"now in the seven and fortieth year of his reign, had spent the summer in watchfulness and anxiety.  Being often called to deliberate with his captains, he had enjoyed little rest; and when he arrived at Kirkwall, he was confined to his bed by his disorder.  Having lain for some nights, the illness abated, and he was on foot for three days.  On the first day he walked about in his apartments; on the second he attended at the bishop's chapel to hear mass; and on the third he went to Magnus Church, and walked round the shrine of St Magnus, Earl of Orkney.  He then ordered a bath to be prepared, and got himself shaved.  Some nights after, he relapsed, and took again to his bed.  During his sickness he ordered the Bible and Latin authors to be read to him.  But finding his spirits were too much fatigued by reflecting on what he had heard, he desired Norwegian books might be read to him night and day: first the lives of saints; and, when they were ended, he made his attendants read the Chronicles of our Kings, from Holden the Black, and so of all the Norwegian monarchs in succession, one after the other.  The king still found his disorder increasing.  He therefore took into consideration the pay to be given to his troops, and commanded that a merk of fine silver should be given to each courtier, and half a merk to each of the masters of the lights, chamberlain, and other attendants on his person.  He ordered all the silver-plate belonging to his table to be weighed, and to be distributed if his standard silver fell short. * * * King Haco received extreme unction on the night before the festival of St Lucia.  Thorgisl, Bishop of Stravanger, Gilbert, Bishop of Hamar, Henry, Bishop of Orkney, Albert Thorleif, and many other learned men, were present; and, before the unction, all present bade the king farewell with a kiss. * * * The festival of the Virgin St Lucia happened on a Thursday; and on the Saturday after, the king's disorder increased to such a degree, that he lost the use of his speech; and at midnight Almighty God called King Haco out of this mortal life.  This was matter of great grief to all those who attended, and to most of those who heard of the event.  The following barons were present at the death of the king:—Briniolf Johnson, Erling Alfson, John Drottning, Ronald Urka, and some domestics who had been near the king's person during his illness.  Immediately on the decease of the king, bishops and learned men were sent for to sing mass. * * * On Sunday the royal corpse was carried to the upper hall, and laid on a bier.  The body was clothed in a rich garb, with a garland on its head, and dressed out as became a crowned monarch.  The masters of the lights stood with tapers in their hands, and the whole hall was illuminated.  All the people came to see the body, which appeared beautiful and animated; and the king's countenance was as fair and ruddy as while he was alive.  It was some alleviation of the deep sorrow of the beholders to see the corpse of their departed sovereign so decorated.  High mass was then sung for the deceased.  The nobility kept watch by the body during the night.  On Monday the remains of King Haco were carried to St Magnus Church, where they lay in state that night.  On Tuesday the royal corpse was put in a coffin, and buried in the choir of St Magnus Church, near the steps leading to the shrine of St Magnus, Earl of Orkney.  The tomb was then closed, and a canopy was spread over it.  It was also determined that watch should be kept over the king's grave all winter.  At Christmas the bishop and Andrew Plytt furnished entertainments, as the king had directed; and good presents were given to all the soldiers.  King Haco had given orders that his remains should be carried east to Norway, and buried near his fathers and relatives.  Towards the end of winter, therefore, that great vessel which he had in the west was launched, and soon got ready.  On Ash Wednesday the corpse of King Haco was taken out of the ground: this happened the third of the nones of March.  The courtiers followed the corpse to Skalpeid, where the ship lay, and which was chiefly under the direction of the Bishop Thorgisl and Andrew Plytt.  They put to sea on the first Saturday in Lent; but, meeting with hard weather, they steered for Silavog.  From this place they wrote letters to Prince Magnus, acquainting him with the news, and then sailed for Bergen.  They arrived at Laxavog before the festival of St Benedict.  On that day Prince Magnus rowed out to meet the corpse.  The ship was brought near to the king's palace, and the body was carried up to a summer-house.  Next morning the corpse was removed to Christ's Church, and was attended by Prince Magnus, the two queens, the courtiers, and the town's people.  The body was then interred in the choir of Christ's Church; and Prince Magnus addressed a long and gracious speech to those who attended the funeral procession.  All the multitude present were much affected, and expressed great sorrow of mind."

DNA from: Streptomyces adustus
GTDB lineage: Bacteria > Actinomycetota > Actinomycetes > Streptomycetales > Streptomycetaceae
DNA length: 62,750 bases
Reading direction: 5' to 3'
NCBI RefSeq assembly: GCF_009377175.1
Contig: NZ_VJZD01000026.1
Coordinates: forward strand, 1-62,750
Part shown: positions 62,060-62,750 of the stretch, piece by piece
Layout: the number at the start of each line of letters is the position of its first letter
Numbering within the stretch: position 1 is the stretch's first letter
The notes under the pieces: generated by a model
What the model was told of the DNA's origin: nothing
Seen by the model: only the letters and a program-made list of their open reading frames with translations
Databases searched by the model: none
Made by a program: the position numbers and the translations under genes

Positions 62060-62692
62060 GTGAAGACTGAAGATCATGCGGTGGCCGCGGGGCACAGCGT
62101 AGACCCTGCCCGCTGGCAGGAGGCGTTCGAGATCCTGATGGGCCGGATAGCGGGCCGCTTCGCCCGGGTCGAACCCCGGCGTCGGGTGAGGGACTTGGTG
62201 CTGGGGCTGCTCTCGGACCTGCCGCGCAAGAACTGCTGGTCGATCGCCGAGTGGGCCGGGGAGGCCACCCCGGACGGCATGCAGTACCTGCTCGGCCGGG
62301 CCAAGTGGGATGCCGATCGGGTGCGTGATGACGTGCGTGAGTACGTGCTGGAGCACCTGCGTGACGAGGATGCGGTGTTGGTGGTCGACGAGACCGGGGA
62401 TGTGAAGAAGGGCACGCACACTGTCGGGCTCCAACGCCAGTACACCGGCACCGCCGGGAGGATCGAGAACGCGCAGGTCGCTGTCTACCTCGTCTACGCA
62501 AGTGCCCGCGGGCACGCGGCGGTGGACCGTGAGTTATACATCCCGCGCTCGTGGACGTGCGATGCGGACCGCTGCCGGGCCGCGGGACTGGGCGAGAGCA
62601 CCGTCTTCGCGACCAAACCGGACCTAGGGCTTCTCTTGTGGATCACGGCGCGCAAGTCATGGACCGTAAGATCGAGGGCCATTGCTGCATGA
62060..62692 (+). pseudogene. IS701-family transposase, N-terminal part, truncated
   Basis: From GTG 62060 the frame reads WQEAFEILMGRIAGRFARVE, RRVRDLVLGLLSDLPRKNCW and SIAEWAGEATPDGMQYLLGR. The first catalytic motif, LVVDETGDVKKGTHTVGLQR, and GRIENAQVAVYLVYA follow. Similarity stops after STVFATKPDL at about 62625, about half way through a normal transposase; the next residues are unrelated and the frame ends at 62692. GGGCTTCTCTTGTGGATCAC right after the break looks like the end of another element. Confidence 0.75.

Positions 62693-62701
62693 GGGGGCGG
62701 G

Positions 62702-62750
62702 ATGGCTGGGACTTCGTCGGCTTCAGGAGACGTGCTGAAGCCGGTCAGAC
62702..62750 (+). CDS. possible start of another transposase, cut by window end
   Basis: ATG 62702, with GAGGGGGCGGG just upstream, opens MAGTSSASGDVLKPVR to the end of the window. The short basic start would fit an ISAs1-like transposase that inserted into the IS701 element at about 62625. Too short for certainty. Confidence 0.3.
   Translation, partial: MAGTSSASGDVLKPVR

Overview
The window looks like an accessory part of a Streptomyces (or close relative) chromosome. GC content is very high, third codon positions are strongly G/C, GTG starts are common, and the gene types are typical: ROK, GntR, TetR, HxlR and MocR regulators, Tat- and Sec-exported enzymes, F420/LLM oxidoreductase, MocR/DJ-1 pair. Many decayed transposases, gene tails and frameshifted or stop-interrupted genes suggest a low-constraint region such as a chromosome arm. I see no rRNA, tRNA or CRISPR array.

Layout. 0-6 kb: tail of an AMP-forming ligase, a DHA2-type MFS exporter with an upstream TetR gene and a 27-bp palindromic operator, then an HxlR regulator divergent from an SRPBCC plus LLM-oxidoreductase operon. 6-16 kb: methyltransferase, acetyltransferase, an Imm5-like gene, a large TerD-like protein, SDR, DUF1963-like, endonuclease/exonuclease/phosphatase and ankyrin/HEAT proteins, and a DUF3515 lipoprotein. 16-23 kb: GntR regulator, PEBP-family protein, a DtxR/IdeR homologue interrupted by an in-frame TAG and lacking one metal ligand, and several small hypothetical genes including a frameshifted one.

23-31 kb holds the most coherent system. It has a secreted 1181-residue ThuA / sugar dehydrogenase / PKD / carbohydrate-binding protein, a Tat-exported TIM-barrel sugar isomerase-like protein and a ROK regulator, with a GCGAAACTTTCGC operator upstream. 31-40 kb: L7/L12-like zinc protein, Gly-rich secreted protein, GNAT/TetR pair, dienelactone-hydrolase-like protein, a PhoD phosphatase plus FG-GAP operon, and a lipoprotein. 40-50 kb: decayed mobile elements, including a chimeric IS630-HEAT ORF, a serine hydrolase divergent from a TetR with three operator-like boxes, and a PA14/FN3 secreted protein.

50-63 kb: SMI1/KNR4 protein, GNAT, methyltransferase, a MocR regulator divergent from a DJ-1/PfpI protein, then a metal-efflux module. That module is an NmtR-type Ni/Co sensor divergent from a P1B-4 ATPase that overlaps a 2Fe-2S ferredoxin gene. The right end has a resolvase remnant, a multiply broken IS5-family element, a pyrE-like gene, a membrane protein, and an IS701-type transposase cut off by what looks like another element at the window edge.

So far the Icelandic chronicle.  Each age has as certainly its own mode of telling its stories as of adjusting its dress or setting its cap; and the mode of this northern historian is somewhat prolix.  I am not sure, however, whether I would not prefer the simple minuteness with which he dwells on every little circumstance, to that dissertative style of history characteristic of a more reflective age, that for series of facts substitutes bundles of theories.  Cowper well describes the historians of this latter school, and shows how, on selecting some little-known personage of a remote time as their hero,